Many perhaps think of ‘puerperal psychosis’ as triggered by the cascade of hormones after childbirth. In What is Worth Knowing aboutPuerperal Psychosis’ (Brockington 2014), it is proposed that the early postpartum trigger is only one of a group of triggers acting at various times in the reproductive process, including pregnancy, later in the postpartum period, after weaning, after abortion and at a stage in the menstrual cycle.

But in addition to all these triggers acting on the bipolar/cycloid diathesis, there are several non-reproductive triggers, which may result in psychoses that present in pregnancy or the puerperium.


The argoline derivative, 2-bromo-α-ergocriptine, a dopamine D2 agonist, was developed in 1968 to block the release of prolactin (Parkes 1979), and has been used since 1978 in a dose of 5–7.5 mg/day to inhibit puerperal lactation. Since then, 14 postpartum episodes have been reported, associated with its use (Brook and Cookson 1978; Vlissides et al. 1978; Charbonnier and Planche 1981; Canterbury et al. 1987; Kemperman and Zwanikken 1987; Daw 1988; Iffy et al. 1989; Durst et al. 1990; Fisher et al. 1991; Reeves and Pinkofsky 1997; Pinardo Zabala et al. 2003; Misdrahi et al. 2006). In a fifteenth (Lake et al. 1987), the mother became overactive before bromocriptine was prescribed. The onset, where known, was early in the puerperium. In eight, the clinical picture was typical of mania, and another ran a bipolar course, starting with depression (Reeves and Pinkofsky 1997). In three, it was atypical (Daw 1988; Pinardo Zabala et al. 2003), including one with a seizure (Iffy et al. 1989), and, in one, depressive, with ‘voices’ telling her to destroy the baby (Canterbury et al. 1987). In six, duration was short—1 week or less in five, and 17 days in the sixth. Two mothers recovered after withdrawal of bromocriptine without other treatment (Charbonnier and Planche 1981; Canterbury et al. 1987); but other episodes have lasted up to 2 months, and required much treatment, in one case ECT. Two mothers suffered previous manic episodes, including steroid-triggered episodes (Fisher et al. 1991; Misdrahi et al. 2006). One had a family history of psychosis (Fisher et al. 1991).

In my series, there was one possible example:

A 24-year old was delivered of her 1st child by Caesarean section because of a suspected foetal facial cyst. She was treated with bromocriptine 5 mg/day. She felt excited because the baby was normal. On day 4 she began to behave strangely and became increasingly anxious, overactive, emotionally labile and disinhibited. She was talkative and cheerful, and gave a running commentary on her actions. Admitted to hospital, she was confused and perplexed; she did not know the day of the week. She was unable to think clearly, and spoke little, with slow and deliberate answers. The possibility of a toxic delirium secondary to bromocriptine was raised; it was stopped and she was treated with chlorpromazine. She rapidly recovered, but, a month later, was ‘over the top’ for two days. She remained well in the next 32 years.

It is clear that bromocriptine can trigger postpartum episodes, perhaps only in mothers with a bipolar diathesis. It can also trigger episodes in other circumstances, as described in the treatment of parkinsonism (Lipper. 1976), acromegaly (Le Feuvre et al. 1982; Valdes et al. 1989) and prolactinoma (Turner et al. 1984). Psychiatric complications required withdrawal of bromocriptine in 5/66 cases (Serby et al. 1978).

Post-operative psychosis

There is a scanty literature on the occurrence of psychosis after surgical operations (Abdullah et al. 2006). Because of the great variety of surgical procedures, the range of disorders that require them and the complications of anaesthetics and analgesics, this is a complex subject; for example, there is a literature on the psychoses that follow surgery for temporal lobe epilepsy, and there are post-operative confusional states. In the literature on childbearing psychoses, there are only eight instances of the association of postpartum and any form of post-operative psychosis: three followed sterilization (Ellery 1927; Hess 1938; Van Steenbergen 1941), two occurred after oophorectomy (Robertson Blackmore et al. 2008) and three after other surgical operations (Heidema 1932; Hess 1938; Van Steenbergen 1941). It is impossible to evaluate these because there is no information on the number of operations performed. This information, however, was available in my series—46 surgical operations were known to have been performed during the study period. Five mothers had post-operative episodes, including this mother who had only three psychotic episodes in 39 years, one after one of her three births and two after surgical operations:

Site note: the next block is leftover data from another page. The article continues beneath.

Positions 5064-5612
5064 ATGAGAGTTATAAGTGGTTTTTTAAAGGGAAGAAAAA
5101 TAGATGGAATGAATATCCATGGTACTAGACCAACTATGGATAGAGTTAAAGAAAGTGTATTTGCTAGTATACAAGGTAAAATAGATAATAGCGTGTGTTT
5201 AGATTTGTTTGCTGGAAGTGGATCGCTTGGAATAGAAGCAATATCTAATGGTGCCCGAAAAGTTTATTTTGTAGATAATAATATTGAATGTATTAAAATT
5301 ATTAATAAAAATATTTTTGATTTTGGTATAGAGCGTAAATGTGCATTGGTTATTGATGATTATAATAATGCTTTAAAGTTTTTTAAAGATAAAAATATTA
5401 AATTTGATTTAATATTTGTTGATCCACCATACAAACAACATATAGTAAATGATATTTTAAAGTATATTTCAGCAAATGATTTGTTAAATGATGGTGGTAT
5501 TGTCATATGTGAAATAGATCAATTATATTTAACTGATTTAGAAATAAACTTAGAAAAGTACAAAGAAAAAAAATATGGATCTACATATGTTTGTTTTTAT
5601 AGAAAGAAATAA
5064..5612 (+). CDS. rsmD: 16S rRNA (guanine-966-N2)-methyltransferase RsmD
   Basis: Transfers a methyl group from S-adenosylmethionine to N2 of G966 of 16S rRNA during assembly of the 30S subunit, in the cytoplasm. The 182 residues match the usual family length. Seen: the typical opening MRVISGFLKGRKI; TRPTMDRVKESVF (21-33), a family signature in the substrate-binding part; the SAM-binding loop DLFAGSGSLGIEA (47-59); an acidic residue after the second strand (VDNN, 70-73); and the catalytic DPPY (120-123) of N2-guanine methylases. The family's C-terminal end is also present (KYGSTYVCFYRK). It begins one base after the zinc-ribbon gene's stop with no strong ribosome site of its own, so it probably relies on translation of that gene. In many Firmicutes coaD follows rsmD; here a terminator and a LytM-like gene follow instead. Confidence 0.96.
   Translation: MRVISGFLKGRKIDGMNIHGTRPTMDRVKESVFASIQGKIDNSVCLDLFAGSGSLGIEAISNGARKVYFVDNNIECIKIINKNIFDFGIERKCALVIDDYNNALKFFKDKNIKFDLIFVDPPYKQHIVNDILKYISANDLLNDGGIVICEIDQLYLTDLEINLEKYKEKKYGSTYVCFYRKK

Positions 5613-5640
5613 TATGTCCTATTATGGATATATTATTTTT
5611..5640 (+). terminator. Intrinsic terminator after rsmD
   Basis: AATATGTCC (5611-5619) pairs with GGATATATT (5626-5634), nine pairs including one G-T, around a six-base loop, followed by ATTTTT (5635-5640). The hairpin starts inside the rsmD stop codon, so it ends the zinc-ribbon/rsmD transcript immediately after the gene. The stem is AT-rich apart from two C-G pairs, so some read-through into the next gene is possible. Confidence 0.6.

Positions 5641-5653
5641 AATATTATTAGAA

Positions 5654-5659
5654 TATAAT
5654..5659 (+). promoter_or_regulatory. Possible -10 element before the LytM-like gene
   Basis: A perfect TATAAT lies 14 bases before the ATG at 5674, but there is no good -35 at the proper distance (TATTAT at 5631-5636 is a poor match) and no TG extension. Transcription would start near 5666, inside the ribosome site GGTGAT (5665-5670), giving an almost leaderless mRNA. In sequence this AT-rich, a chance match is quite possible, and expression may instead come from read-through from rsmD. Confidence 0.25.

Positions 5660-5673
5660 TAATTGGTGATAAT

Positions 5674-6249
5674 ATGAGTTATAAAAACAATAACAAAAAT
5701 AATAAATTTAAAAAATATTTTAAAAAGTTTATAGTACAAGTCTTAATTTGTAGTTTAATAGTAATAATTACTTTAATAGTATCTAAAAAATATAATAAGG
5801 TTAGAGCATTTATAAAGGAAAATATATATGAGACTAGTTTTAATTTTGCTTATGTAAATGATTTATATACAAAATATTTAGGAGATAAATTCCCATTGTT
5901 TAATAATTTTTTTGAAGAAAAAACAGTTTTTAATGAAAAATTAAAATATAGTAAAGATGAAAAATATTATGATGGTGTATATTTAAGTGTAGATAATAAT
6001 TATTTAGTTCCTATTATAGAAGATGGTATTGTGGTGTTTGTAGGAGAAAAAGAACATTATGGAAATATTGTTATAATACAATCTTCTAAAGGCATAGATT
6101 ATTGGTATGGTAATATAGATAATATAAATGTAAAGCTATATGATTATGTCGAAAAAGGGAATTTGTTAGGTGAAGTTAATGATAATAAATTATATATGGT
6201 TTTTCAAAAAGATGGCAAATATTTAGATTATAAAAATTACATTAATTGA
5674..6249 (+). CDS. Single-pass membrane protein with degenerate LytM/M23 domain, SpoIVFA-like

A 25-year old developed a puerperal cycloid episode, with onset day 9, after her 1st birth. She had only two other episodes, both following surgery: after hysterectomy she was briefly hypomanic, and after a double knee replacement she suffered an acute psychosis, with pressure of speech, incoherence, violence and delusions of reference, poisoning and jealousy.

The frequency 5/46 (11 %) is about the same as post-abortion episodes (14 %).

It should be noted that many mothers were delivered by Caesarean section or forceps under general anaesthesia; in my bipolar/cycloid group, this was the mode of delivery in 30 episodes. Postpartum psychoses after Caesarean section could be post-operative rather than puerperal psychoses.

Corticosteroid therapy

This was introduced into therapeutics in 1950. There is a scattered literature on the precipitation of mania, severe depression, paranoid disorders, delirium and other psychoses by adrenal corticosteroids (for example, Sirois 2003; Kenna et al. 2011); about half of the reported cases are bipolar. One would, therefore, expect an association with postpartum bipolar disorders. In the literature, there are two cases of this association (Svoboda 1957; Johnson 1996), to which I can add six, which are briefly summarized below:

A 29-year old became pregnant for the 1st time. Because of foetal distress, she was delivered @ 35 weeks gestation by emergency Caesarean section. She had two doses of dexamethasone at the time of delivery. On day 2 she became sleepless and began writing copious notes. By day 7 she became overactive and aggressive, and said the television and radio referred to her, and her husband was trying to infect her and the baby with AIDS, which he had contracted during an affair. She later had a second episode of postpartum mania, with onset six weeks after the birth.